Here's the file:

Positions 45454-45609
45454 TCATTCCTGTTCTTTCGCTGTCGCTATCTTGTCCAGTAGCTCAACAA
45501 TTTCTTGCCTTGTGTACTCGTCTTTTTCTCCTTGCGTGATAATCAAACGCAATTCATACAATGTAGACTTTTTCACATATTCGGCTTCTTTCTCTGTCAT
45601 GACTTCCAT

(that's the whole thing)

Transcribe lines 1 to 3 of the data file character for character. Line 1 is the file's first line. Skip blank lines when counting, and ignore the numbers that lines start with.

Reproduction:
Positions 45454-45609
45454 TCATTCCTGTTCTTTCGCTGTCGCTATCTTGTCCAGTAGCTCAACAA
45501 TTTCTTGCCTTGTGTACTCGTCTTTTTCTCCTTGCGTGATAATCAAACGCAATTCATACAATGTAGACTTTTTCACATATTCGGCTTCTTTCTCTGTCAT